Bees are the latest recruits in the biological war against disease in fruit crops. These industrious insects are being used to deliver beneficial bacteria, fungi or viruses to flowering crops. As bees exit the hive, they walk through a small trough of powder containing the biocontrol agent which is delivered in sufficient quantities to provide effective control against the disease. The inserts have to be replaced at least every week during the flowering period. IPM entomologist Joseph Kovach at Cornell University, USA has discovered that placing bees in strawberry fields for combating Botrytis fruit rot also results in much larger fruit size than if the strawberries are pollinated by wind alone (see News 99-3 Bees for biocontrol). In New Zealand, researchers at the Ruakura Research Centre have used bees to deliver bacteria to combat Fire Blight (Erwinia amylovora), a devastating bacterial disease which affects orchard crops. This effective biocontrol method could avoid further use of toxic copper-based sprays or the antibiotic, streptomycin, which is banned for agricultural use in much of Europe.
New techniques are being devised to prevent Whitefly (Bemisia tabaci) sucking the life out of India's tomato crop, which is both a
high value export crop and an important subsistence vegetable grown mainly by women. Whitefly is a double disaster for crops such as tomato and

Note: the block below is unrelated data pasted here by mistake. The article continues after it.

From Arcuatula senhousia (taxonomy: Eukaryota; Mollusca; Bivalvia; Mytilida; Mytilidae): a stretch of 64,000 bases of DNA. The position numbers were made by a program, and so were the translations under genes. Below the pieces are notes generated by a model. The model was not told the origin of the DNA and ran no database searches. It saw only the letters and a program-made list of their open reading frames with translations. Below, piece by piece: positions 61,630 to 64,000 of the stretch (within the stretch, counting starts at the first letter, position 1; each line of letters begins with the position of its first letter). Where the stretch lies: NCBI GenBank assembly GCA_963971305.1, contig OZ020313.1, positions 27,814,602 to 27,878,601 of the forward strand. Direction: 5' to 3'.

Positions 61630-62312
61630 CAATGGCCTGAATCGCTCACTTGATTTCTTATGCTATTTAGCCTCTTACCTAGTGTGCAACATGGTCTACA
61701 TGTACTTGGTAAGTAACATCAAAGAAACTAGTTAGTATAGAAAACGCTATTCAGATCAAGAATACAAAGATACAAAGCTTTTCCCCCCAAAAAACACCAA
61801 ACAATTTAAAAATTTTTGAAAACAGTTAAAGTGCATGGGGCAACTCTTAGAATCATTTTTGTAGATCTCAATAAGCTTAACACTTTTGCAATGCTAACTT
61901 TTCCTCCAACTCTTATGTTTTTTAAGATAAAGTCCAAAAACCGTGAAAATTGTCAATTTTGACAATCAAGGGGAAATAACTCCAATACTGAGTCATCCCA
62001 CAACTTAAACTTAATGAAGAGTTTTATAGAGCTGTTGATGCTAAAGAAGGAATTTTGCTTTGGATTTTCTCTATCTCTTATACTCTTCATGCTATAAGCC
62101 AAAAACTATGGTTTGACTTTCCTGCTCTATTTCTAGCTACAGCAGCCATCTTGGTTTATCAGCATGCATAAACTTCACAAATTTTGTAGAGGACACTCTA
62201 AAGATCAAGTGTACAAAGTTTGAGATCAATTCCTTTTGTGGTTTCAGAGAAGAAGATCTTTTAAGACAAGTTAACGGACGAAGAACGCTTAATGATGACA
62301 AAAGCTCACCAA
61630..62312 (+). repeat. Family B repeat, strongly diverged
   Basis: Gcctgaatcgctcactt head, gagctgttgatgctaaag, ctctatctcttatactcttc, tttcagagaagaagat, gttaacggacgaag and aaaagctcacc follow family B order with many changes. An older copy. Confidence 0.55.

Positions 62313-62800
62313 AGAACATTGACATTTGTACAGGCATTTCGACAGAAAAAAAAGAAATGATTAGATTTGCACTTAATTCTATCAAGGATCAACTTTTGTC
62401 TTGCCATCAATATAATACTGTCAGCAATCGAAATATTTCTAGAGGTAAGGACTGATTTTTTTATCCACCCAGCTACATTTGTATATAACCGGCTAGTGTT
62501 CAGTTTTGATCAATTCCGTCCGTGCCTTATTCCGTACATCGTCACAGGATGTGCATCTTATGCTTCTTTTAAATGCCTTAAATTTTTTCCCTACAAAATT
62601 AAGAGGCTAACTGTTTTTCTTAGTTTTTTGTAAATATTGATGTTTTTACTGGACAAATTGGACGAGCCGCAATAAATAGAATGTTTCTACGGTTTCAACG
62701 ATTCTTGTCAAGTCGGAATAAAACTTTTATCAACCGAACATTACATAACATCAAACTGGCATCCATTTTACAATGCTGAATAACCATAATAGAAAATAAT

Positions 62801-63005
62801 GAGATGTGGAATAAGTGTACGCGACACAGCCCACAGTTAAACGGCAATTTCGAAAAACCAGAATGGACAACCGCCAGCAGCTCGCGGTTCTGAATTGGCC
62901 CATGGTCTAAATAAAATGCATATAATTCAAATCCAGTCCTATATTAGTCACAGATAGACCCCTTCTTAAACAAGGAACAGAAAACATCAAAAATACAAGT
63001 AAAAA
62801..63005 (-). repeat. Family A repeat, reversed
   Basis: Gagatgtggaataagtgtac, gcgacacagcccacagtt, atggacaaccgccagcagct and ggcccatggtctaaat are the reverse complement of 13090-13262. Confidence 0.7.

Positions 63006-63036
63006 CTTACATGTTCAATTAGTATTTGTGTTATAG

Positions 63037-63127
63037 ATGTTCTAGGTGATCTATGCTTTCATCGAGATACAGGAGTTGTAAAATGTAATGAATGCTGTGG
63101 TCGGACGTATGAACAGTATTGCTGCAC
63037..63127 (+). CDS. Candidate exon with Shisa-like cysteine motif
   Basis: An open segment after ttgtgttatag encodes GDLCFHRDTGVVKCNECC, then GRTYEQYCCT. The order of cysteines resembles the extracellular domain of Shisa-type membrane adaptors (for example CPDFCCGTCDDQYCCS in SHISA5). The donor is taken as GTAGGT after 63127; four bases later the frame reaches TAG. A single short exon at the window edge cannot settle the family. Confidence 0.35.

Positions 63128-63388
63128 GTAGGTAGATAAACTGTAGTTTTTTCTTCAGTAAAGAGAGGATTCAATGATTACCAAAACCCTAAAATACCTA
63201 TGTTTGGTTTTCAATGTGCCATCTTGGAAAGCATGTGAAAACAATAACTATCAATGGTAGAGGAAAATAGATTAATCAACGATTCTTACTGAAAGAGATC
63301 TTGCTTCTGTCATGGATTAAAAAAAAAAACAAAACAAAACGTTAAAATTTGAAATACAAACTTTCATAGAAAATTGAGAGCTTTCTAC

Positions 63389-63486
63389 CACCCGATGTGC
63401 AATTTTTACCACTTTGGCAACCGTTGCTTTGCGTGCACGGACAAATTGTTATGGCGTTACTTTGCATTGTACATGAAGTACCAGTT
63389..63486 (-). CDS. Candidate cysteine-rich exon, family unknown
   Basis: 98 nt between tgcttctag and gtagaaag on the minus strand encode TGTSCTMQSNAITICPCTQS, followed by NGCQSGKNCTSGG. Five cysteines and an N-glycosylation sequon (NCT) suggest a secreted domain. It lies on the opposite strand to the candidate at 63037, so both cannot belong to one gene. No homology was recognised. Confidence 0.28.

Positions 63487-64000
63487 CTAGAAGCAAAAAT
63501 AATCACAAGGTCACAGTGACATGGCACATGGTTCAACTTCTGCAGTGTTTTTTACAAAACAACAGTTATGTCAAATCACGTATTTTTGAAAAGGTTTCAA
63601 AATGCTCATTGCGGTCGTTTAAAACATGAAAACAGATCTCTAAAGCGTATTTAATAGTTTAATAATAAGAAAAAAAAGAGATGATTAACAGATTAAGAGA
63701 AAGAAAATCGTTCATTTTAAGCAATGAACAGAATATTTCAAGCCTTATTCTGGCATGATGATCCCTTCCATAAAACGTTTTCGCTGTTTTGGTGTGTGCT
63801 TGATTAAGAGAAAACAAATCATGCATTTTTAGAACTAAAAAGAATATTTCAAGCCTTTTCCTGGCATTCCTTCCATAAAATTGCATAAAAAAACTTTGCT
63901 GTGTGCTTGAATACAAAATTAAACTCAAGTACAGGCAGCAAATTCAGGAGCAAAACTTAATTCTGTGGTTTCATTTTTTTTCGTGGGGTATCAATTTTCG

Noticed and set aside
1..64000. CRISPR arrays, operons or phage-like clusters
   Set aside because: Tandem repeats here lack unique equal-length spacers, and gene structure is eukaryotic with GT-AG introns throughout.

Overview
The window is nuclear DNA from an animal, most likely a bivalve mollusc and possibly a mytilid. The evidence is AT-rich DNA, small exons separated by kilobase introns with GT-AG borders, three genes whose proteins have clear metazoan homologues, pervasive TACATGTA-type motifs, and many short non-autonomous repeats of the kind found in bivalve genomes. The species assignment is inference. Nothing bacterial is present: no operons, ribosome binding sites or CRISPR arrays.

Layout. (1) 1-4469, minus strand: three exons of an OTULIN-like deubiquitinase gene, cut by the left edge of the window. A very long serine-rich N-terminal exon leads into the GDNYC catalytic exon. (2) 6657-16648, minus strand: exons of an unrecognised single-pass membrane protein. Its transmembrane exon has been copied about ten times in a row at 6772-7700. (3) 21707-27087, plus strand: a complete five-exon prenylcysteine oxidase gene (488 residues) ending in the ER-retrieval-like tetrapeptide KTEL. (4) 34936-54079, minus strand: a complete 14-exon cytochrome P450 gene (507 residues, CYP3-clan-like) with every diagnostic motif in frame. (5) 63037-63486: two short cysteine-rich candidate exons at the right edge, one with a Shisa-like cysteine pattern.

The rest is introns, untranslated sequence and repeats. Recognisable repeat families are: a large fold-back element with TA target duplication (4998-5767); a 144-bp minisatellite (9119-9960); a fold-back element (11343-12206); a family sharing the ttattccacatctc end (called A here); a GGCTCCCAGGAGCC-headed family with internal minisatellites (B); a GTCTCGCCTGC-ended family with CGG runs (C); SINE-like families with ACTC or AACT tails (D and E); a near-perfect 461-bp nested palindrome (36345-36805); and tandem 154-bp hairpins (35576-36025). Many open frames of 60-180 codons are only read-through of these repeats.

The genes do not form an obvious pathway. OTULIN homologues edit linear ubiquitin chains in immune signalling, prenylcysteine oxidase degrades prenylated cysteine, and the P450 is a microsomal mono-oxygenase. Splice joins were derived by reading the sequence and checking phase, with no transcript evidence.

tobacco, causing serious crop losses through direct damage to the plants and by the viruses it carries as a vector, such as Tomato Leaf Curl Virus
DFID-funded research has shown that protecting young tomato plants with netting is a technique that
has readily been adopted by farmers. Insect attack, and therefore virus infection, is prevented and yields are increased. It has also been
demonstrated that tomato crops treated with fungal isolates (e.g. Beauvaria bassiana) in field trials gave similar or better yields than those
achieved with a commercially available mycopesticide (Biorin) and the recommended conventional insecticide Hostathion (Triazophos).
Screening of TLCV-resistant tomato genotypes over five generations has identified at least two lines suitable for promotion to tomato growers and
farmers. These will be particularly suited to poor farmers who cannot afford to buy hybrid seed each year as these TLCV-resistant varieties have been
shown to breed true.
A natural piscicide has been developed by Thai and Canadian researchers to protect shrimp and other shellfish falling prey to predatory and competing fish that invade coastal ponds. SWIMTOP is made from dried crushed leaves of a fast-growing shrub, Maesea ramentacea, which are easily cultivated and readily available to local Thai fishermen. The active ingredients of SWIMTOP are saponins which are absorbed through the fish gills, destroying the gill surface and disrupting the exchange of oxygen. Shellfish have a different physiology and are not affected. The fish poison is inexpensive, harmless to other organisms and breaks down quickly, leaving no toxic residues in the fish or water. SWIMTOP can be used in both freshwater and brackish water ponds and, at a sublethal concentration, fish become sluggish so that they can easily be removed from the ponds. A patent for SWIMTOP has been granted in Thailand and Canada and a company is currently being established to handle large-scale orders of the fish poison which is expected to replace teaseed cake, another natural fish poison, which is expensive and has been found to be unreliable.